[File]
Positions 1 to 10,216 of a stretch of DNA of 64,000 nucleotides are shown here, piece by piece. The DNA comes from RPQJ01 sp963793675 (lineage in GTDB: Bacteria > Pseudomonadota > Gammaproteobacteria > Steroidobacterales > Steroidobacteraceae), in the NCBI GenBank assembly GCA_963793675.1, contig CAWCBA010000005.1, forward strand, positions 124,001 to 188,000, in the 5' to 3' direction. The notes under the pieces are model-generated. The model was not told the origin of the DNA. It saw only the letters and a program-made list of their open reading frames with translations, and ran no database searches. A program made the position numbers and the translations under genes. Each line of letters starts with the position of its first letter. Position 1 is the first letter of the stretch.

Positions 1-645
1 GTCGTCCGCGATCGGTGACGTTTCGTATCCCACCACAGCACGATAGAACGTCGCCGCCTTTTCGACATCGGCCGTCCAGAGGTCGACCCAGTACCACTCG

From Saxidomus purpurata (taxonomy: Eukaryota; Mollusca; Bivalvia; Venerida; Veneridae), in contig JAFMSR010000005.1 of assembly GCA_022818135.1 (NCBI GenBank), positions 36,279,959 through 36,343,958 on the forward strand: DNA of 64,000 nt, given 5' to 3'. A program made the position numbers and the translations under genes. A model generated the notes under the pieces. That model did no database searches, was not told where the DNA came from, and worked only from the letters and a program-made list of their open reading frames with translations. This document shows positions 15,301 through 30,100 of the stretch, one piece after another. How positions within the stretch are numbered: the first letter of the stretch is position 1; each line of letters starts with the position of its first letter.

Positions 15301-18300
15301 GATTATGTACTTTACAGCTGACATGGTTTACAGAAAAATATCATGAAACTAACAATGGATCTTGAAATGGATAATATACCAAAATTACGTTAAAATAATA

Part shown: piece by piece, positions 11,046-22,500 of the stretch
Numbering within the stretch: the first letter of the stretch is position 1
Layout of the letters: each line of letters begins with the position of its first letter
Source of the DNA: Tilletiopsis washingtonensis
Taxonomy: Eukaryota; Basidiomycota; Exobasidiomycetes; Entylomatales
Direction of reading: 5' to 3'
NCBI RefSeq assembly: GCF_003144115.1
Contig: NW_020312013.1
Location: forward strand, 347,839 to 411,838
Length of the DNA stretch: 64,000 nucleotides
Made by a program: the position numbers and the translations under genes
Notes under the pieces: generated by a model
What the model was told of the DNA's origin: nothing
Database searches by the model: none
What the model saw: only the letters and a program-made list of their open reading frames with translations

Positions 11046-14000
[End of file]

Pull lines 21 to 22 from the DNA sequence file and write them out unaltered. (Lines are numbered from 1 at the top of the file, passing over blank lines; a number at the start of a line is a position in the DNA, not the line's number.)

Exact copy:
What the model saw: only the letters and a program-made list of their open reading frames with translations

Positions 11046-14000